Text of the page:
Infusion Care neria™
Infusion Care neria™
Infusion Care neria™ is specialised in infusion sets developed specifically for subcutaneous drug delivery, including apomorphine for Parkinson’s disease, immunoglobulins for primary immune deficiencies, deferal for thalassaemia (a rare blood disorder) and morphine for pain management. Infusion sets for these therapeutic areas are distributed under our brand name neria™.
The neria™ infusion sets can be used in different therapy areas and provide a number of features which support the use of the products for both patients and healthcare professionals:
- Simplicity - Simple and easy-to-use features such as pre-attached adhesive
- Comfort - Soft and flexible cannulae options and visual monitoring of sites
- Safety - In vitro tested especially for subcutaneous use and drug compatible1,2,3,4,5
- Efficacy - Strong double layer tubing with very low priming volumes
Clinical studies have shown that neria™ infusion sets helped minimize pain during insertion and reduced needle related traumas.6,7
1 Stability test and function test of Comfort and Contact Detach by means of the medicament APO-go. Analysis report no. 294690. January 14-April 1, 2009. Data on file. Unomedical.
2 Drug Device Stability Test Thalaset – Study Desferal (deferoxamine mesilate). July 1, 2005. Data on file. Unomedical.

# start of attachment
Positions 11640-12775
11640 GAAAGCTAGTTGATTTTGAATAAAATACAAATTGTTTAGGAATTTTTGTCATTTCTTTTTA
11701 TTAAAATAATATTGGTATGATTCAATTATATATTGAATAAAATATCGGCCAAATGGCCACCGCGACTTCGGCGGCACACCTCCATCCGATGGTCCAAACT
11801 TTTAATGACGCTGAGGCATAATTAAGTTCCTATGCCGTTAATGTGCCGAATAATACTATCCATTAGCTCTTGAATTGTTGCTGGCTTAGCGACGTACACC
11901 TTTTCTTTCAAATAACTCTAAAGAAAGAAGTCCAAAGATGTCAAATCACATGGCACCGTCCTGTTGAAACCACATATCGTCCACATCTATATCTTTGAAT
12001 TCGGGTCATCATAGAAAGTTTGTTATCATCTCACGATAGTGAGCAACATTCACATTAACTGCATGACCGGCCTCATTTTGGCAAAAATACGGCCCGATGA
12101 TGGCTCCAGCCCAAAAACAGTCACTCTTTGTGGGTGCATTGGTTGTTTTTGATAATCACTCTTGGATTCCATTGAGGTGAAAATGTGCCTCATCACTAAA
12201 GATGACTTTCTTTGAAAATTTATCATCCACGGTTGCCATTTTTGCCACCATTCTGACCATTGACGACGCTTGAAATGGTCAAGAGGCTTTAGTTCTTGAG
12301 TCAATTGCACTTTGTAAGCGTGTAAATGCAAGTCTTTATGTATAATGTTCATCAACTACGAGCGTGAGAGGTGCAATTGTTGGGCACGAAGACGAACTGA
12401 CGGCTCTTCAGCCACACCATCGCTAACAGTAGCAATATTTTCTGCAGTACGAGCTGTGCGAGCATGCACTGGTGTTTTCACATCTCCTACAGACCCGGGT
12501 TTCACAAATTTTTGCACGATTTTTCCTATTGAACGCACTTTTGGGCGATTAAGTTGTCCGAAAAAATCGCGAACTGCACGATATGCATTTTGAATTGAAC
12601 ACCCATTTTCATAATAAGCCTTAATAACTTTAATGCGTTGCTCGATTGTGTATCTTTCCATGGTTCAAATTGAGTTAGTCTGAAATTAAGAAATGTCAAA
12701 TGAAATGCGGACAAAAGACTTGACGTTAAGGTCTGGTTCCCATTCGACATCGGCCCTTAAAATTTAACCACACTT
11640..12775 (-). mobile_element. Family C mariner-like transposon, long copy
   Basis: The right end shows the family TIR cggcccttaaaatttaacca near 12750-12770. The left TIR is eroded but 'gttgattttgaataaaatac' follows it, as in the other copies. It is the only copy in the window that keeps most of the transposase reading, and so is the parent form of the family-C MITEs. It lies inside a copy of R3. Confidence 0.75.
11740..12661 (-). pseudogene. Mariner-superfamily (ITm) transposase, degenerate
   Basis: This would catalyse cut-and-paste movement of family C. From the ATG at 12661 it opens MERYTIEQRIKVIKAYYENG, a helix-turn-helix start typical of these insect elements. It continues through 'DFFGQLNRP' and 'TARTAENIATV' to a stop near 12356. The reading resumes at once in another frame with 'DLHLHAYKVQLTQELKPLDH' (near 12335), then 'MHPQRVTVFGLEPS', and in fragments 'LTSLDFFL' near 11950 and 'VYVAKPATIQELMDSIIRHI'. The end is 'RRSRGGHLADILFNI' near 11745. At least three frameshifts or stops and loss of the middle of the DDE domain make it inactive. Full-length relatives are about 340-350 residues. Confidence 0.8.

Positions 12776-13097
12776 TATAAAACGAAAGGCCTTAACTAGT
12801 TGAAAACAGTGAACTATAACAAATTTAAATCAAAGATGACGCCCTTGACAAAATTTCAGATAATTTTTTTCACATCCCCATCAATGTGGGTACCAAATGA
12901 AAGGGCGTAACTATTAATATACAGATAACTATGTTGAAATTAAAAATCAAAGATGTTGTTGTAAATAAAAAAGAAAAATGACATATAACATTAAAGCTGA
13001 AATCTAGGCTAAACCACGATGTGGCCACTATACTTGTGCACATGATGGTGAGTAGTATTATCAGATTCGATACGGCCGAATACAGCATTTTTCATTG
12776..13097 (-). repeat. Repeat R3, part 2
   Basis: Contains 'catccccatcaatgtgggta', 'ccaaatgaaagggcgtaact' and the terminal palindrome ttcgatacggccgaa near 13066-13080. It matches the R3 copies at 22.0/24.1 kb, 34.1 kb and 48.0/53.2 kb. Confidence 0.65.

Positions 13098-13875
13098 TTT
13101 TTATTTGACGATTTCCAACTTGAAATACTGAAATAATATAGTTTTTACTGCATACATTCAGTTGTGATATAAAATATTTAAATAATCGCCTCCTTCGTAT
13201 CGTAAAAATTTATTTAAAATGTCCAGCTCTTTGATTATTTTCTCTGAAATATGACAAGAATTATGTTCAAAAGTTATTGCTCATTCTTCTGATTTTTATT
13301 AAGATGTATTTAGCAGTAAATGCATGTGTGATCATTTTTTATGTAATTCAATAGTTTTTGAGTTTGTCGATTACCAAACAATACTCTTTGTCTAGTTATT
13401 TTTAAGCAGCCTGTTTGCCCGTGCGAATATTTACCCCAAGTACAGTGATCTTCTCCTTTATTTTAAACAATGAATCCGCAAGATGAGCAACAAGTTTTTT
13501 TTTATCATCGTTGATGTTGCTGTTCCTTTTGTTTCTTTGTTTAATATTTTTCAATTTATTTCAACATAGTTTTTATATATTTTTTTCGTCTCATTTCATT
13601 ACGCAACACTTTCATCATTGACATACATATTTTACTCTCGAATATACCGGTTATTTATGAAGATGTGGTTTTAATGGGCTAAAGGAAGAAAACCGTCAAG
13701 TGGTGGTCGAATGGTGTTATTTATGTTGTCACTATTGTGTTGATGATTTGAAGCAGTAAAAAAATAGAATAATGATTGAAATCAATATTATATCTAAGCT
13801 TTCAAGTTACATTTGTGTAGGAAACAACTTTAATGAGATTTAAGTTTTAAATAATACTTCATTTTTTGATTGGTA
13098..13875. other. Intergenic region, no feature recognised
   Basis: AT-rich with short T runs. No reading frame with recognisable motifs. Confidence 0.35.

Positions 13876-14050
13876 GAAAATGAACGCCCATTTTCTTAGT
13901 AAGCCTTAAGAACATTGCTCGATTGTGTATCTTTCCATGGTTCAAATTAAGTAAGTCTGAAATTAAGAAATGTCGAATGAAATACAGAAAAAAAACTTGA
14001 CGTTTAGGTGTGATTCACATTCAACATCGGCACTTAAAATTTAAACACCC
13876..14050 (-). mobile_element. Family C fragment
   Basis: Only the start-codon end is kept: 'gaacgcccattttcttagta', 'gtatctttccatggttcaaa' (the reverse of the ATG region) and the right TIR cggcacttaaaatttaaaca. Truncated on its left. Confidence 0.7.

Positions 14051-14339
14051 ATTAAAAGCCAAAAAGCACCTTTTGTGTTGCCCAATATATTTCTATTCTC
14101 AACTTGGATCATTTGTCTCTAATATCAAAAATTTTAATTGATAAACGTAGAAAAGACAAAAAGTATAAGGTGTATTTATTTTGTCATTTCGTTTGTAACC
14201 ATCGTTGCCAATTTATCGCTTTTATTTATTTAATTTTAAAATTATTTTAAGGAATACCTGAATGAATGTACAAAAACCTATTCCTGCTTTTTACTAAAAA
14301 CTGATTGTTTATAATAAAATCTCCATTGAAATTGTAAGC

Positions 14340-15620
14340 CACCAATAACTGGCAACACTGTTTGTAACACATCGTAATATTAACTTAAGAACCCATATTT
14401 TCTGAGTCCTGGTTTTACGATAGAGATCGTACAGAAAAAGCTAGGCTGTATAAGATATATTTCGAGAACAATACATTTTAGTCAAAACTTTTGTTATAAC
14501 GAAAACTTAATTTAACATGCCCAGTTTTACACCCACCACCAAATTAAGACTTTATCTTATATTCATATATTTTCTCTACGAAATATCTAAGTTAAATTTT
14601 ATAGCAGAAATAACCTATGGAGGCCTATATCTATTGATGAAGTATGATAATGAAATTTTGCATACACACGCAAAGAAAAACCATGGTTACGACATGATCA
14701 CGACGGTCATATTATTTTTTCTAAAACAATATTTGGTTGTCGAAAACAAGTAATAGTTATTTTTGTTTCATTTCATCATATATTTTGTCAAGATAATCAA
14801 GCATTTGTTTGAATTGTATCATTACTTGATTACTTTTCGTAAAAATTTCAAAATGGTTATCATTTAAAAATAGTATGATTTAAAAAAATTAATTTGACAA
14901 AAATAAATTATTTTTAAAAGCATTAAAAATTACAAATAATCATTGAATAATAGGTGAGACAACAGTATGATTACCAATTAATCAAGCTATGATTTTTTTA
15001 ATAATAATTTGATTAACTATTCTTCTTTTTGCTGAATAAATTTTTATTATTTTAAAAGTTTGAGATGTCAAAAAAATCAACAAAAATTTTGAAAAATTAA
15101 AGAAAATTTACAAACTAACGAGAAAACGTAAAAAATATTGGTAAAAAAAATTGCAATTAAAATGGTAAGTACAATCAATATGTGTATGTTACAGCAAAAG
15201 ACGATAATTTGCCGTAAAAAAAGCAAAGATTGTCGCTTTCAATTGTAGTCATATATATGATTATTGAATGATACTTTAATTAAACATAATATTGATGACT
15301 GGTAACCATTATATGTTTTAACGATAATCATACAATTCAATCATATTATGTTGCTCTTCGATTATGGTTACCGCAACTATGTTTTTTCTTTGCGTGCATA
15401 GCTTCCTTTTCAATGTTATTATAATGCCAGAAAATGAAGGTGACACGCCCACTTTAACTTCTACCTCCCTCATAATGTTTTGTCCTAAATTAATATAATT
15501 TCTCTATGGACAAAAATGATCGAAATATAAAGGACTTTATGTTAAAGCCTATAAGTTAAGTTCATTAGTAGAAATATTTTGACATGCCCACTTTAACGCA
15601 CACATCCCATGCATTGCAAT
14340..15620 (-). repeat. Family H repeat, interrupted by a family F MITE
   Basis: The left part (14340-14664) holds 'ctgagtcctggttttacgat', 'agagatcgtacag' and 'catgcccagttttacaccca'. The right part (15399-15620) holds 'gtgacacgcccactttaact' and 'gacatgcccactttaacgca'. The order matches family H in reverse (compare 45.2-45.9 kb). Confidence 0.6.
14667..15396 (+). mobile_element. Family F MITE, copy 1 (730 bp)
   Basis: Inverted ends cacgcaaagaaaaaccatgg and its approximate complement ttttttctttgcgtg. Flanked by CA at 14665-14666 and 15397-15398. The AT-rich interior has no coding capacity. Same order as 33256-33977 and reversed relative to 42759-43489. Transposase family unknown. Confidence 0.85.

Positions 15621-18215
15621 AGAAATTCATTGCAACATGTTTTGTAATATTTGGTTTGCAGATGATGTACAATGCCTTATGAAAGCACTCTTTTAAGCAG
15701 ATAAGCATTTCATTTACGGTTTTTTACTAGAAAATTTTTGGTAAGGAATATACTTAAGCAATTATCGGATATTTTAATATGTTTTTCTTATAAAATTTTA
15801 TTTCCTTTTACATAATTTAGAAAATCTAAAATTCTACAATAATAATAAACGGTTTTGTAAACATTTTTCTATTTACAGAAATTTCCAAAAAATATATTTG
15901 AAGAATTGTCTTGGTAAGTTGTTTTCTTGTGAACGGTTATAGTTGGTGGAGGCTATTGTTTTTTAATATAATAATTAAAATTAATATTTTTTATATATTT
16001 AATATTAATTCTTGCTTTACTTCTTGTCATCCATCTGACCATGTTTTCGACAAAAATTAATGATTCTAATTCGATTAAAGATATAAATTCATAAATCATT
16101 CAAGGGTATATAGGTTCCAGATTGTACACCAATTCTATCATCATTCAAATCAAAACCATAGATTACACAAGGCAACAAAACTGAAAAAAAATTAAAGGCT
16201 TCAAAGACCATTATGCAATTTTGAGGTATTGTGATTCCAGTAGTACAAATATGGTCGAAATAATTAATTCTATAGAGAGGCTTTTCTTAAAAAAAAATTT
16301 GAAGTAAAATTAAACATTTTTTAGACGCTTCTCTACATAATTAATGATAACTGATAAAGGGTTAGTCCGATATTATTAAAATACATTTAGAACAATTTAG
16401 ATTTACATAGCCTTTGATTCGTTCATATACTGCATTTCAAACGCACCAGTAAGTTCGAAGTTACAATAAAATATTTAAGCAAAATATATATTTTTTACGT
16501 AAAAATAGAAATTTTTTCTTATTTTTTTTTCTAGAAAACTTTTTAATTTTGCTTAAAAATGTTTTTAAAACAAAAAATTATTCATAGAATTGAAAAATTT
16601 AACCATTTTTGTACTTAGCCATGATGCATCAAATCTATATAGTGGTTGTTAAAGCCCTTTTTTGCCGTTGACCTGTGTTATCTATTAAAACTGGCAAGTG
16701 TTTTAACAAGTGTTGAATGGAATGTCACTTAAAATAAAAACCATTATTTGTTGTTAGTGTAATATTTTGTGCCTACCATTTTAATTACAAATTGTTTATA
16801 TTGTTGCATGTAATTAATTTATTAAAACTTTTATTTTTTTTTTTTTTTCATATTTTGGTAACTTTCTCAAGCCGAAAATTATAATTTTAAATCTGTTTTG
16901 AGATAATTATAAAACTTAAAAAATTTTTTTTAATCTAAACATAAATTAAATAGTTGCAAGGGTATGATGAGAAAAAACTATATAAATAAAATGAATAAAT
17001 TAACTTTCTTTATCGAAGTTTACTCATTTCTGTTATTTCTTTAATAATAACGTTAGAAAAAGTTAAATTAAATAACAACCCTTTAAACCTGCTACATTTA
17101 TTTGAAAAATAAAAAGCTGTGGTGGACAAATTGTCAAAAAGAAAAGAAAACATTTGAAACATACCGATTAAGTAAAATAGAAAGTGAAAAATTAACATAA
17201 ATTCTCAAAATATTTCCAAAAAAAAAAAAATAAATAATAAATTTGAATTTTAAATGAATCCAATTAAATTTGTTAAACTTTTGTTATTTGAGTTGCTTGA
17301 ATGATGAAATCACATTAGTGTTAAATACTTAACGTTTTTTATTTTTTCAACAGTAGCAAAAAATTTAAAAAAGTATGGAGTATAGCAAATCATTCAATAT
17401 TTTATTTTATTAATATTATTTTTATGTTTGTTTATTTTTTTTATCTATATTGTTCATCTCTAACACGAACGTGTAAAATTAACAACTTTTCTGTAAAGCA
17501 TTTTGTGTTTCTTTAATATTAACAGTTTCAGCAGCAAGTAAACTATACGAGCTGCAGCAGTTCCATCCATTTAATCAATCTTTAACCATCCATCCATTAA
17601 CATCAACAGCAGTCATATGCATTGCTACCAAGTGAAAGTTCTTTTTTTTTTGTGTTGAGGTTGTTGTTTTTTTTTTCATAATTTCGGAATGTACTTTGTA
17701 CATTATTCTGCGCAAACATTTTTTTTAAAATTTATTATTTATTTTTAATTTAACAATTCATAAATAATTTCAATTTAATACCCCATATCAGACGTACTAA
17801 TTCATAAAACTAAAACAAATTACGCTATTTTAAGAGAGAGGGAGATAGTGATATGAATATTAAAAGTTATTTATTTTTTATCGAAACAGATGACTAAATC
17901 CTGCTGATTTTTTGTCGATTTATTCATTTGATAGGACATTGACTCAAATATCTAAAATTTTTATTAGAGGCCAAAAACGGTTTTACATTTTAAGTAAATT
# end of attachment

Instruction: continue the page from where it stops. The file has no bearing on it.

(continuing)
3 Compatibility and stability testing of the catheter device Unomedical comfort™ with the immunoglobulin Subcuvia. IKFE 09016. April 16, 2009. Data on file. Unomedical.
4 Drug Compatibility Study of Three Infusion Devices with Morphine Sulfate, version 1.4, IKFE 10006, September 2, 2011, Data on File. Unomedical.
5 Drug Compatibility Study of Three Infusion Devices with Hydromorphone Hydrochloride, version 1.4, IKFE 10006, September 2, 2011, Data on File. Unomedical.
6. Chan G.C.F., NgD.M.W. Et al, comparison of Subcutaneous Infusion needles for Transfusion-Dependant Thalasseamia Patients by the Intrapersonal Cross-Over Assessment Model, Am.J. Hematol, 76;398-404
7. Parsons J., Infusion Line prefernces of patients prescribed apomorphine for complex Parkinson's disease. British Journal of Neuroscience Nursing. December 2009, Vol 5 No 12